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An oil painting by William Landmesser

Fri, 12/09/2011 - 10:00PM by ciscored 0 Comments -

"Jud's Time Off," an oil paint by numbers painting by William Landmesser, will be part of the Stockton Springs artist's weekend open house.


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Gustave Loiseau's Le Quai de Pothuis

Tue, 12/06/2011 - 11:18PM by ciscored 0 Comments -

Gustave Loiseau's Le Quai de Pothuis, Pontoise, 1905 was a favorite motif for the artist. Like Pissarro he kept a studio in Pontoise and painted this charming street along the Seine in all weathers and seasons. The elegant figure holding an umbrella is a rare belle-epoque element seldom included by this artist in his compositions. The twin trees in the immediate foreground recall the work of Sisley in Moret sur Loing while the light pastel hues are a clear hommage to Monet whom Loiseau greatly admired.

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Please Help me with this paint problem!?!?

Mon, 12/05/2011 - 7:34PM by ciscored 0 Comments -

I know I asked this a little bit ago but I need your help,please!!
I have a Animal paint by number wolf Paint by number kits shown below,and I lost the instructions sheet on what colors to mix...their letters so I can't figure it out by just looking at it.I know the actull paint numbers,but the ones you mix are just letters for some weird reason.Do you have this Paint by number sets ,or know where to find the instruction sheet to it.I bought it at walmart.Please help... Seriously, shop around. If you've already done so and it's come down to him then I'd say go for it!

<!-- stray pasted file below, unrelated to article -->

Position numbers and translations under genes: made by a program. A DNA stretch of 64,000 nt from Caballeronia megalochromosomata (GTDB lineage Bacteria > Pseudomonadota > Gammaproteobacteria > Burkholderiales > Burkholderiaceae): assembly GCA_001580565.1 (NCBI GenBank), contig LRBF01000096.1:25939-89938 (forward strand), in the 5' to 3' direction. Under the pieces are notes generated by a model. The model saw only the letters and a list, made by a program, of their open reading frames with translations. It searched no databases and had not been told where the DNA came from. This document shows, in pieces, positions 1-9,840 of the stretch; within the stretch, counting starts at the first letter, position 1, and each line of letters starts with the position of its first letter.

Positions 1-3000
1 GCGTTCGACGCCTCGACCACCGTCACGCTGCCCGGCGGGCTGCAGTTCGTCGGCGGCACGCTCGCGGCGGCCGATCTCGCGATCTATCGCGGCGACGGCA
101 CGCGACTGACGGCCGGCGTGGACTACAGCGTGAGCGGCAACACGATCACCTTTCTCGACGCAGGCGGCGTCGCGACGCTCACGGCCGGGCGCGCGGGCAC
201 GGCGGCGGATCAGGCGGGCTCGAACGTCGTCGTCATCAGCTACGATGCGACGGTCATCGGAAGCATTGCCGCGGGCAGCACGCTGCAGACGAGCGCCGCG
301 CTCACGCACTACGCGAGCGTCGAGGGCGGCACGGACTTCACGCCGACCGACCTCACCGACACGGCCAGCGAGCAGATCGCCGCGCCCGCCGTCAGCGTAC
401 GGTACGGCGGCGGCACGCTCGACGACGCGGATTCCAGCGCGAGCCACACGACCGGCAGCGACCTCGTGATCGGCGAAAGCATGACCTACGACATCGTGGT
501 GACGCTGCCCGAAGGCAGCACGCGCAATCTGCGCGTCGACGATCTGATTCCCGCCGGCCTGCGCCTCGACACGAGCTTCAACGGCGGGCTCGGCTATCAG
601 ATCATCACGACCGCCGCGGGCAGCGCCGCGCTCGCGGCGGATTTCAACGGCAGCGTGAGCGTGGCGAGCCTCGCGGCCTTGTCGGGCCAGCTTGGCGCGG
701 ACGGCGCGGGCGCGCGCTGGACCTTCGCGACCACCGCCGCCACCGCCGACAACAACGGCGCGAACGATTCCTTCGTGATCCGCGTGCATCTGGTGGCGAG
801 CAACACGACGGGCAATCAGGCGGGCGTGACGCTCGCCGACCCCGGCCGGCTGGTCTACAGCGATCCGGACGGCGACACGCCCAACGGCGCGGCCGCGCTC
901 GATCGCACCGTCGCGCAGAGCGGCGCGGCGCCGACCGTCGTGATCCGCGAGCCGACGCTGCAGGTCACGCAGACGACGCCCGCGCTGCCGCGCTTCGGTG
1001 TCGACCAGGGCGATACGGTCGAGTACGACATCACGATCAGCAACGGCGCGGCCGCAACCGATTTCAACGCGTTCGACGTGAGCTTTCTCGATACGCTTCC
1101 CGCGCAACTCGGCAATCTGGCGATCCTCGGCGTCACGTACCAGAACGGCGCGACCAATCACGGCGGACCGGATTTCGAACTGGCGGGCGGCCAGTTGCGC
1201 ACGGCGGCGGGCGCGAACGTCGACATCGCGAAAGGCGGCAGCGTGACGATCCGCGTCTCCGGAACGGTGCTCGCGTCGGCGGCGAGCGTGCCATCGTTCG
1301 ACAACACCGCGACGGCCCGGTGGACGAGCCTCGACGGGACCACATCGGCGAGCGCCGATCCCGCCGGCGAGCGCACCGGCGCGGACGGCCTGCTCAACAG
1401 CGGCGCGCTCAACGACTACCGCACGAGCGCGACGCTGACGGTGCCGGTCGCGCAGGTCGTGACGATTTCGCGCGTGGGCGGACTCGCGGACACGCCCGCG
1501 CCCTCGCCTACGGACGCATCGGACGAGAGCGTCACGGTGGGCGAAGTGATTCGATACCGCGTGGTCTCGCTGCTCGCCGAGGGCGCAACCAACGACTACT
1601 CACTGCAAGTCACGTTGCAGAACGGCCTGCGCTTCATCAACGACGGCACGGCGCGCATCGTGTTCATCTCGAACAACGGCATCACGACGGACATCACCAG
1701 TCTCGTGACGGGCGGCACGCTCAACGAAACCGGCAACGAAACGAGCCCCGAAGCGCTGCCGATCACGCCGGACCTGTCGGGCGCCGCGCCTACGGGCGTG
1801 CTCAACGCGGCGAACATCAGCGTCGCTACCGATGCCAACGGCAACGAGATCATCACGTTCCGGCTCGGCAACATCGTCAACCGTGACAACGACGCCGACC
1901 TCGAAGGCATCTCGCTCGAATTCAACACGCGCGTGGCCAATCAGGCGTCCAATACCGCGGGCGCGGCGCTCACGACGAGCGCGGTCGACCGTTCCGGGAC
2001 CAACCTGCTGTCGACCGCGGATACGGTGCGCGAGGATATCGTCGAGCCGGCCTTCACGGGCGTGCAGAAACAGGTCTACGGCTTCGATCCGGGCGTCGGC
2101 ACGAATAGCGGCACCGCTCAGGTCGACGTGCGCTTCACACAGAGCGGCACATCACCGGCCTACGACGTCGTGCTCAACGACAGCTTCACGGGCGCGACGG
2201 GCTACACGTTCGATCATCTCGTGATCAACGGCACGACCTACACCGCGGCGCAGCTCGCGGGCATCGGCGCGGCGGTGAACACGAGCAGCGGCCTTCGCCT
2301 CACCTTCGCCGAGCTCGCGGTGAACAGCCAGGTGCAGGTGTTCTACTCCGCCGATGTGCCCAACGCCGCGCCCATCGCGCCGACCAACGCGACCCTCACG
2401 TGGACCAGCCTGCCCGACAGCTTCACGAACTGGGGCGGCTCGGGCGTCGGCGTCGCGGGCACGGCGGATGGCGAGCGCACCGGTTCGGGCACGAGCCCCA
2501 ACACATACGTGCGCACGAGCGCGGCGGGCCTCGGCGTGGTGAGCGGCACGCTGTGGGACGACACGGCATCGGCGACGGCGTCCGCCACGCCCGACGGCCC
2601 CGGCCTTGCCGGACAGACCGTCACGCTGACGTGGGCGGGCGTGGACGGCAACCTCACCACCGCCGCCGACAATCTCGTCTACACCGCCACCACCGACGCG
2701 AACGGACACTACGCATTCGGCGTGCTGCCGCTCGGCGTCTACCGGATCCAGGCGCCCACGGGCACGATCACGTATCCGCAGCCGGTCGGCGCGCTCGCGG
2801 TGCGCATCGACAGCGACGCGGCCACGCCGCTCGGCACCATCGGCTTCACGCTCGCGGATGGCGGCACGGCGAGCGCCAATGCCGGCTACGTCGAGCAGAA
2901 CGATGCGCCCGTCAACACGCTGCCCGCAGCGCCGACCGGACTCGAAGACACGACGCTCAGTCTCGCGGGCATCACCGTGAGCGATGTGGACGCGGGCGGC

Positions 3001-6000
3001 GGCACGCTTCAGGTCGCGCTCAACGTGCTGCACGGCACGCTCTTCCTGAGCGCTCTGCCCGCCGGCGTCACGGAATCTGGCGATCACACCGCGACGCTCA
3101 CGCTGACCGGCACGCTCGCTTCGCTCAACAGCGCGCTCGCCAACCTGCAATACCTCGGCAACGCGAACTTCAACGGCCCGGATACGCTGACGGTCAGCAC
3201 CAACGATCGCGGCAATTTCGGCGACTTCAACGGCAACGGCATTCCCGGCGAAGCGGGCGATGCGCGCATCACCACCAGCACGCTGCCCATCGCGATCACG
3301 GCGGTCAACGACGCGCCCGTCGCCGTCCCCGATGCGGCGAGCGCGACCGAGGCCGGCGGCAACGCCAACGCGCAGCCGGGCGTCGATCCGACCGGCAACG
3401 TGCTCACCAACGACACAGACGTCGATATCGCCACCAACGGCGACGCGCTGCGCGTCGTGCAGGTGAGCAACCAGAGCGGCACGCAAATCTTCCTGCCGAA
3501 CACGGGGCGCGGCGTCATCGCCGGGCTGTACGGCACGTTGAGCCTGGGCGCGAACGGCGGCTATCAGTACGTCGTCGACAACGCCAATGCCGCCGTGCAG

Got one myself! (Not a lot more basis than that I'm afraid!)
You could try contacting the manufacturers to see if they could send you another instruction sheet.
I don't know if this could be of any help, but there's a whole website about painting by numbers:

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GreatSelf-Portrait-Leon Battista Alberti

Thu, 11/17/2011 - 10:51PM by ciscored 0 Comments -

Great paint by numbers Works: Self-Portrait, Painter Artist :Leon Battista Alberti, (20.1cm x 13.6cm) c.1432-4


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Paint Bake Art

Tue, 11/01/2011 - 3:30AM by ciscored 0 Comments -

About 40 years, Joyce Schrunk has had a passion for Paintings, so much so that she's filled up a number of rooms with her art.

Schrunk, who is originally from Marshall, began developing her craft when she decided to take a painting class from Johnson's Paint Store in Marshall more than four decades ago.

"I took classes for about a year and then went out on my own," she said. "I started with oil Paintings. After awhile, the basement got so full of oils I had to switch to something else."

By that time, Schrunk lived with her husband Marion on their family farm just outside of Canby, where pieces of her carefully designed artwork were hung on every wall. In the winter, the couple would vacation in Florida. More than two decades ago, a Florida neighbor introduced Schrunk to china painting.

"My teacher down in Florida said it was 99 percent want to and 1 percent talent," Schrunk said. "I switched to china painting."

As Schrunk continued to develop a steady hand with a new art style, the special painting room in Schrunk's home in Florida also began filling up.

"A bunch of us still meet every Monday in Florida," she said. "We're all just friends. We're good enough that we can each do our own thing."

Painting is an expensive hobby, Schrunk said, but one that is worth the cost.

"I like china Paintings the most," she said. "You have to have a kiln and the paints are really expensive, but I'll keep doing it as long as I enjoy it."

Working with a kiln can be difficult, Schrunk said, explaining that it has to be turned on gradually and takes about two hours to get up to the right temperature.